The Puget Sound Nutrient Source Reduction Project is a collaborative effort with Puget Sound communities and stakeholders to address human sources of nutrients. This work focuses on using the latest science to find the right solutions for regional investments to reduce nutrient sources. Our objective is to improve Puget Sound water quality to support salmon and orca recovery and increase resiliency to climate impacts.
In 2018, the Puget Sound Nutrient Forum was formed as a large public advisory group for the project to discuss, learn, and provide input on how to reduce human sources of nutrients entering Puget Sound. The forum meets regularly. Please visit the Puget Sound Nutrient Forum meeting page
to see the upcoming meeting schedule and see resources related to the project. You can also register to receive email updates
on the project.
We use the Salish Sea Model and water quality monitoring data to analyze and quantify nutrient impacts from sources both nearby and farther away from observed problems. The model helps us to understand the impacts of human nutrient sources and how potential source reductions could improve Puget Sound water quality. Decades of water quality monitoring data helps us understand how Puget Sound water quality is changing over time.
The latest Salish Sea Model results confirm that discharges of nutrients from human sources are leading to dissolved oxygen problems in many parts of Puget Sound. In 2019-2021, we will evaluate different combinations of human source nutrient reduction levels and their potential water quality improvement in Puget Sound. This will inform future actions so that we invest in strategic solutions for improving marine water quality.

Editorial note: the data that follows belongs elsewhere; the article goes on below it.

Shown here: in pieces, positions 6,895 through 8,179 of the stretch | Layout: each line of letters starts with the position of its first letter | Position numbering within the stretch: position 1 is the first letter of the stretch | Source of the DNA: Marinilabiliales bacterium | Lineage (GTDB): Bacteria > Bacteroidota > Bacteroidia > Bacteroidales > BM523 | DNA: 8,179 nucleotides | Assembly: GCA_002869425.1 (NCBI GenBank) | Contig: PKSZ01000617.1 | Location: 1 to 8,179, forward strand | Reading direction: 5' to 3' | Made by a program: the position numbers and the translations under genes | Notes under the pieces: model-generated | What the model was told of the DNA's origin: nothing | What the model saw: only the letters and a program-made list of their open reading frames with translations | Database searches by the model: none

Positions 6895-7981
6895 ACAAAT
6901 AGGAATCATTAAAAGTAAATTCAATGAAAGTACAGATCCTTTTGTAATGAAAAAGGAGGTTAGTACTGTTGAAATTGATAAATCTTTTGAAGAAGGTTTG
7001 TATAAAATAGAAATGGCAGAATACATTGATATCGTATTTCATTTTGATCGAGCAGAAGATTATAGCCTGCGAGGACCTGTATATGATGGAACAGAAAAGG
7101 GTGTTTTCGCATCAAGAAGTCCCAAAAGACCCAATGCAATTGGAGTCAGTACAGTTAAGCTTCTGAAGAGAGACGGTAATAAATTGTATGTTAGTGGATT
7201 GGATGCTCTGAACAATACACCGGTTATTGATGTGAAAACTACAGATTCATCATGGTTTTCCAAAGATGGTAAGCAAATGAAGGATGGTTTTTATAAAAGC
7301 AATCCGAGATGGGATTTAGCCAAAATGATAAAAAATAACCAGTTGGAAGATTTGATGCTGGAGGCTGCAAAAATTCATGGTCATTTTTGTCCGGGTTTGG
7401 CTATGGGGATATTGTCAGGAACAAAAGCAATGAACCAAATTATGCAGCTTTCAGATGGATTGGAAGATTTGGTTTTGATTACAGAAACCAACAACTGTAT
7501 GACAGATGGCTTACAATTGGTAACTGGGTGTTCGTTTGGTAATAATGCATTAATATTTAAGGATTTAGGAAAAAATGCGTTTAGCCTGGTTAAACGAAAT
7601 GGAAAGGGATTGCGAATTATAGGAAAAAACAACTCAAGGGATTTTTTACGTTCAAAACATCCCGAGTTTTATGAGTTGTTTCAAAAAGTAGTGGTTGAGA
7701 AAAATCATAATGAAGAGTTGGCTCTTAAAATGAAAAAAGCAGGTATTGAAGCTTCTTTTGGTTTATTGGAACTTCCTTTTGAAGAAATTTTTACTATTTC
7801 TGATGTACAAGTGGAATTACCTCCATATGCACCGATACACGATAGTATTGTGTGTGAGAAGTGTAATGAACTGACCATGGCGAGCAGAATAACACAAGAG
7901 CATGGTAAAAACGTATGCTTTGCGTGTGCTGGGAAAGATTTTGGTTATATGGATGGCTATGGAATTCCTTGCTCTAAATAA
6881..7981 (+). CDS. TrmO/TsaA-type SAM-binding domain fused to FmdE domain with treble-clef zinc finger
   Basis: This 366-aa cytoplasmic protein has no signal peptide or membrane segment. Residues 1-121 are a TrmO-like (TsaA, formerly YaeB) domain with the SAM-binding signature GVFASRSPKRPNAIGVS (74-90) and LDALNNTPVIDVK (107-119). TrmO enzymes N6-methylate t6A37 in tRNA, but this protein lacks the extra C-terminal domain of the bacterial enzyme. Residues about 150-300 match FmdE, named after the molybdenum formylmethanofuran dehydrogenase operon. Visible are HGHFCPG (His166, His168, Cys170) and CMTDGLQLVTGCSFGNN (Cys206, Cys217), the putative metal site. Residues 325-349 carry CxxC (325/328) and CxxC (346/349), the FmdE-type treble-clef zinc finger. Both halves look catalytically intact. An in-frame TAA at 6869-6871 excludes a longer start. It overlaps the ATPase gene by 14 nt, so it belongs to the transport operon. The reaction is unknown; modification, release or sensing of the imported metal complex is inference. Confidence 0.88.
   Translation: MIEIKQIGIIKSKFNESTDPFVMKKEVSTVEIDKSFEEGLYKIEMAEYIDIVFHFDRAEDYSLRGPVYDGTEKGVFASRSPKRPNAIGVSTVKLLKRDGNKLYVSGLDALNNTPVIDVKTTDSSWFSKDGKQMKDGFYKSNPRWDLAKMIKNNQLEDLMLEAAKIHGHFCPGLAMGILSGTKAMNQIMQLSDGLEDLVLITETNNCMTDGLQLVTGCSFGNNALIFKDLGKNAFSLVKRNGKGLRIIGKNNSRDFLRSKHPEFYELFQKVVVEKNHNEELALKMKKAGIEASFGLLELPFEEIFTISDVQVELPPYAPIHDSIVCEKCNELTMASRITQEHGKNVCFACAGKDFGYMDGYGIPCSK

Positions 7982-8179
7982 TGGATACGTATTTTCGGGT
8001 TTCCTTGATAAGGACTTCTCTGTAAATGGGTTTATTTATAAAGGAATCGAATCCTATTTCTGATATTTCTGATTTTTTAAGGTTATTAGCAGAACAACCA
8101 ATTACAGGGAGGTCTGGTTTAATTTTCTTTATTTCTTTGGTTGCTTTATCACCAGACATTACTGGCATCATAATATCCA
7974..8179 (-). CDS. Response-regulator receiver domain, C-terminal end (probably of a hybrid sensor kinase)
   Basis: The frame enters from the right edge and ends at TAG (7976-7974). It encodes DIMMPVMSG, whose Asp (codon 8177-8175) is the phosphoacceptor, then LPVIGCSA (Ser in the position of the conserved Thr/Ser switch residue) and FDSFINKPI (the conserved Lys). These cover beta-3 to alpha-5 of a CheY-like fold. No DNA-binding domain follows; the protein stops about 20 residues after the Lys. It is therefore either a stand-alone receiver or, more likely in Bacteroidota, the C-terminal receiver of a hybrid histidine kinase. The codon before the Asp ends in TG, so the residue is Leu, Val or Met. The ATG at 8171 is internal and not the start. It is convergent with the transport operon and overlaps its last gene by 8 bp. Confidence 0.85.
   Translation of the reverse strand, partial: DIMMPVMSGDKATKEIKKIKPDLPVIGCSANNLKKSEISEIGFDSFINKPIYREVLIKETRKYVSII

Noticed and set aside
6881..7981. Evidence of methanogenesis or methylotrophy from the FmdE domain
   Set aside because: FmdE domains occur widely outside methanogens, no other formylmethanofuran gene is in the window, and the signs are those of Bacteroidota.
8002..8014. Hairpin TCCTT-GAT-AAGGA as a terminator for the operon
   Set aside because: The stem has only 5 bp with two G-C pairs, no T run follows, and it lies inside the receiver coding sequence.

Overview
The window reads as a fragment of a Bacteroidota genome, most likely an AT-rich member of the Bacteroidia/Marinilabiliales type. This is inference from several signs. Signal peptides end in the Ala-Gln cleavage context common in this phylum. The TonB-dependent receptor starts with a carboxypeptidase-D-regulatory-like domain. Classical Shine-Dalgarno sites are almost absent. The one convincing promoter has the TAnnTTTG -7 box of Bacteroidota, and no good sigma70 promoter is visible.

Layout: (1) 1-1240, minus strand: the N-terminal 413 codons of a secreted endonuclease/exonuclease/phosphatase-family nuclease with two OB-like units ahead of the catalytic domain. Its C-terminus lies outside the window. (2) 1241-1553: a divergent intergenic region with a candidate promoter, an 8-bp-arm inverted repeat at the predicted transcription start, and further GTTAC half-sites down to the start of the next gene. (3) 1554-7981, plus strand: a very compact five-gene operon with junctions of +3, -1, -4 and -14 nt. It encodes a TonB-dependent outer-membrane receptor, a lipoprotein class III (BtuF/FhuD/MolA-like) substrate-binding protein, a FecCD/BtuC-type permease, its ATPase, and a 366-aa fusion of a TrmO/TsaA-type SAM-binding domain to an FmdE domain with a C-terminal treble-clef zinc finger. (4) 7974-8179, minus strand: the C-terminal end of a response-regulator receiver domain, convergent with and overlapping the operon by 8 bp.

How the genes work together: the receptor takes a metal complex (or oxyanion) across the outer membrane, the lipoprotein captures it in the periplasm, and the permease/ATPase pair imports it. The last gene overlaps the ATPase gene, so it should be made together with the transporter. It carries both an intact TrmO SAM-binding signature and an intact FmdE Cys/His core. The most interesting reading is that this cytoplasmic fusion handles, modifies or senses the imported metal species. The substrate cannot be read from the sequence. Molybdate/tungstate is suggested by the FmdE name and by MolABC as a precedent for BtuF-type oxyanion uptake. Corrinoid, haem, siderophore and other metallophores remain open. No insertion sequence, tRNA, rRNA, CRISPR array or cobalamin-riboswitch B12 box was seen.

Preparing for population growth and climate change
There are currently over 4.5 million people living in the Puget Sound region. The Puget Sound Regional Council estimates around 1.8 million more people will move to the region by 2050. This population increase could mean more than a 40 percent increase of nutrients to Puget Sound from human sources over the next few decades.
Climate change will also make conditions worse. Drought years will lessen freshwater streamflow into Puget Sound, which reduces circulation. This results in large nutrient concentrations from human sources staying in the Sound because the nutrients are not flushed out into the ocean. Additionally, increasing water temperatures will increase bacteria and jellyfish and flagellates. It also lowers dissolved oxygen in the water that fish and marine organisms need to survive.